Dr. Mazie has recently completed the draft of an article about human rationality and social contract theory. His summer plans include solidifying another new paper idea to submit to political science conferences. The paper, “The Supreme Court’s Evolving Vision of Equality in the Obama Era,” will discuss two Supreme Court cases dealing with discrimination that will be decided this June. Based on his research, he is creating a new college course for next fall, called “Equality,” which studies, among other things, those very cases.

For years, Dr. Mazie’s teaching has gone hand in hand with his research. “One doesn’t lead to the other,” he said, explaining that he taught the college course “God and Caesar,” which dealt with questions of religion and politics, while working on his book about the same thing. “My teaching and research are mutually informing, mutually enriching.”

Just this March, he assigned his 9th grade Americas students a debate and an essay about what should be done about the lack of diversity at Stuyvesant. A few weeks before, his own article on the same topic was published in the journal Theory and Research in Education. (In the article, he argued that something needs to be done to change the specialized high schools’ admissions program.)

Dr. Mazie said that his research always inspires his teaching, and his teaching inspires his research. “I want to teach about things that I’m interested in, that I’m working on,” he said.

Class debates and comments made by students often give him new insight into a theme, and he has acknowledged the help of former students in several of his publications.

“BHSEC is a wonderful place to be a scholar-teacher. The two roles flow together so naturally.”




George Winn ’12

On April 3, New York City was ablaze over the opening of two new baseball stadia. Yankee Stadium, the new home of the New York Yankees, brings back memories of the original built in 1923, complete with the towering façade that graced the facing of the roof over the top deck. Citi Field, the new home of the New York Mets, evokes the old Ebbets Field, home of the Brooklyn Dodgers from 1913 to 1957, the year before they moved to Los Angeles. It boasts a red-brick exterior and circular rotunda, throwbacks to the glory days of baseball.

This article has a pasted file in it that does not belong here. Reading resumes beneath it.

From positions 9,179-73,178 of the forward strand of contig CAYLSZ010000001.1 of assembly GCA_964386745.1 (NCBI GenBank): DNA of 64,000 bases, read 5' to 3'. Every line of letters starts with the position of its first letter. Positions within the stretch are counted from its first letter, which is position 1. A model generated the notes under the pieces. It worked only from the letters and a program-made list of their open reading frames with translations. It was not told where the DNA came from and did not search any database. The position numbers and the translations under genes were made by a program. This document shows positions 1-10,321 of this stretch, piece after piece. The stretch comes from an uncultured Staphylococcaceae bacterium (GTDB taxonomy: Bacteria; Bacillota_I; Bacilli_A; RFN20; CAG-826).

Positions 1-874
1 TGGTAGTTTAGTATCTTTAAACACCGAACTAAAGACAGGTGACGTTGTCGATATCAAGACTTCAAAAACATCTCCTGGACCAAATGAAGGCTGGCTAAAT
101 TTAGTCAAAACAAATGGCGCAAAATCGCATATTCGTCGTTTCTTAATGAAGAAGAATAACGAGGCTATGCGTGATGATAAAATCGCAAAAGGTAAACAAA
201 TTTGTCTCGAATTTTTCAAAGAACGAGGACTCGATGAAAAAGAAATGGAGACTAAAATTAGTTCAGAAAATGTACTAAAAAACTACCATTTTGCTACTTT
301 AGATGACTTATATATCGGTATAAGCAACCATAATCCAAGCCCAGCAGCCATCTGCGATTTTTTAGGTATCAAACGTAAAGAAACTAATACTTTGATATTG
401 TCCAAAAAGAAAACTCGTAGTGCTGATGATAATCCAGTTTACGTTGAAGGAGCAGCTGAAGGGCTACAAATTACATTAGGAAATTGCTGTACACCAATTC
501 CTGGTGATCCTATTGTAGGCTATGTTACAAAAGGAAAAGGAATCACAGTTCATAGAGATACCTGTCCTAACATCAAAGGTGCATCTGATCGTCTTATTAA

The new Yankee Stadium presents fans with a luxurious and modern baseball experience. Fans enter through the Great Hall, decked with banners of legendary Yankee players, including Babe Ruth, Mickey Mantle, Joe DiMaggio, Elston Howard, and Yogi Berra.

At its west end, the Great Hall sports a large photo of Yankees’ great Reggie Jackson hitting a home run in the 1977 World Series. At the north end, the Great Hall leads to Monument Park, which now sits behind the centerfield fence and tastefully pays homage to the great Yankee players, managers, and executives of the past. One interesting feature of Monument Park is a door to the Yankees’ bullpen, which sits behind the fence in right centerfield. The door was not in the original blueprints, but was installed at the request of Yankees’ longtime relief pitcher Mariano Rivera, so that he could easily visit the shrine during games.

Along with a new stadium come new concession stands. The new concessions include Johnny Rockets, Brother Jimmy’s, and Carl’s Steaks. There are also new restaurants at Yankee Stadium, including the Hard Rock Café and NYY Steak, and two new stadium clubs: the Mohegan Sports Bar and the Audi Yankees Club. Five-star service meets the fans’ every need at these clubs, all around the stadium, and in the four stadium suites. There are also three team stores where fans can buy souvenirs.

To conserve energy, all of the lighting in Yankee Stadium is controlled by systems that allow the stadium to save 207,000 pounds in carbon dioxide emissions, equivalent to about one tree planted for every pitch thrown during the 81-game home season. Furthermore, packaging material used at the stadium aims to direct about 40% of trash away from landfills. Finally, to save a projected 3.1 million gallons of water (a 22% reduction from the old stadium), the new plumbing systems clean and reuse water. All restrooms are equipped with GoJo Hand Soap, which doesn’t require water. If all fans use this soap, about 1 million gallons of water will be saved each season.